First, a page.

Music Critic Michael Steinberg Dies At 80

Michael Steinberg, one of classical music's most insightful and readable critics, died Sunday of cancer at his home in Minneapolis. He was 80.

Music critic Michael Steinberg i i

Michael Steinberg wrote and lectured about classical music in ways that were compelling for novices and experts alike. Terrance McCarthy hide caption

itoggle caption Terrance McCarthy
Music critic Michael Steinberg

Michael Steinberg wrote and lectured about classical music in ways that were compelling for novices and experts alike.

Terrance McCarthy

Through his books and program notes and with his lectures and commentaries, Steinberg opened doors into classical music using warmth and wit for more than 60 years. He taught music history and criticism, coached chamber musicians and orchestras, and was a music critic for The Boston Globe.

Steinberg was born in Breslau (then in Germany) in 1928. In the months before WWII, he was flown out of Germany via the Kindertransport program and resettled in England with his family. They moved to the U.S. in 1943, and later, Steinberg earned a master's degree in musicology from Princeton University, studying with composers Milton Babbitt and Bohuslav Martinu.

A typical example of Steinberg's fluid prose and effortless storytelling can be found in his book The Symphony, in which he describes his classes with Martinu. They consisted of weekly lunches at a local restaurant, followed by forays back to campus, where Steinberg and another student listened to records with the composer; talked about literature, art and politics; and fed him tea "liberally laced with bourbon."

Steinberg spent two years in Italy on a Fulbright scholarship. After he returned, he was drafted into the U.S. Army and stationed in Germany in the 1950s. Later, he became department head of music history at the Manhattan School of Music, taught at various universities, and in 1964 was appointed the music critic of The Boston Globe.

Music For Non-Musicians

Steinberg's program notes for concerts by various orchestras — including the San Francisco Symphony and the New York Philharmonic — are masterful examples of how to explain (and delight in) the complicated and joyful aspects of music to non-musicians.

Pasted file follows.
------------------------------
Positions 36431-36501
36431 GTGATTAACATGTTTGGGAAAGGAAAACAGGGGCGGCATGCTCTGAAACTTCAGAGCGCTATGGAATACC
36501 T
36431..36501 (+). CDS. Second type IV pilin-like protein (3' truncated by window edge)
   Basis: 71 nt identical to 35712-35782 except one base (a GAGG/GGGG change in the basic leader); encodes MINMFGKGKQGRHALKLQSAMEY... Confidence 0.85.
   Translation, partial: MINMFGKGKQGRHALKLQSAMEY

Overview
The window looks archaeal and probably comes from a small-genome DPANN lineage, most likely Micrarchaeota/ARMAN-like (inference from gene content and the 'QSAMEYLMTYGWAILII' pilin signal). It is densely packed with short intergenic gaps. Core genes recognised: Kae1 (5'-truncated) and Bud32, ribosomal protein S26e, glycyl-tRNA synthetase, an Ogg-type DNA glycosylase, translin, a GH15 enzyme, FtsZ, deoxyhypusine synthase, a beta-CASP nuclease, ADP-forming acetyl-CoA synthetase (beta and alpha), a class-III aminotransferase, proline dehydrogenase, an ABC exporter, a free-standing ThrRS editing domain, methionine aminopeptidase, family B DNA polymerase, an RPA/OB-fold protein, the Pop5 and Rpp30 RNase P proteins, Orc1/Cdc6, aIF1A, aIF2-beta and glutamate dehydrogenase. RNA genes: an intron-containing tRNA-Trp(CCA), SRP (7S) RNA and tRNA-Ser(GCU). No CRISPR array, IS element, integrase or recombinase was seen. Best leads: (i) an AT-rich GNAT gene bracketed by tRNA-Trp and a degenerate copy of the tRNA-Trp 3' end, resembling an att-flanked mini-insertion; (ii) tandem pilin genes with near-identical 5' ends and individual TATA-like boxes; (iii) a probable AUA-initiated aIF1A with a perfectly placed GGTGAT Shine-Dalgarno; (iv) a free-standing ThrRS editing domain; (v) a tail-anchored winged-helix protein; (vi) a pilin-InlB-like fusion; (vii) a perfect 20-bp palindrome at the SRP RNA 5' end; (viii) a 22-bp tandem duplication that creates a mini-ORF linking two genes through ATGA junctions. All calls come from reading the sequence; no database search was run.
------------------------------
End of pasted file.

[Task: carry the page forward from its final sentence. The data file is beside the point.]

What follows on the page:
USC professor and former Washington Post music critic Tim Page remembers Steinberg as "a marvelous writer and also a very sweet man." In a review of Steinberg's book Choral Masterworks, Page wrote, "What sets Steinberg's writing apart is its appealing mixture of impregnable authority (he knows this music) and purely personal asides (by the end of the book, we know this man). Choral Masterworks can be read by anybody, from a professional musician to any young listener newly braced by the stoic pessimism of the Brahms 'German Requiem.' "

Steinberg was good at both unfolding grand themes and uncovering small details in music. In the radio essay at the top of this page, Steinberg pinpoints a fleeting passage in a Mozart symphony.

"What a moment it is in the life of everyone who loves music when suddenly you sit in shock realizing the agony, the roiling, beneath Mozart's exquisite good manners, imperturbable for all but a few seconds in the finale of the G minor symphony."

Steinberg retired in 1999, but he remained busy. He continued to write, coach and even preside over poetry readings at music festivals such as Music@Menlo in suburban San Francisco. Steinberg collaborated with NPR on many occasions, discussing the symphonies of Sibelius and Nielsen and the tone poems of Smetana for the program Performance Today. He could also be heard on stage, narrating works by Copland, Kernis and Schoenberg.

Steinberg is survived by his wife, Jorja Fleezanis, the former concertmaster of the Minnesota Orchestra; two sons from a previous marriage; and three grandchildren.

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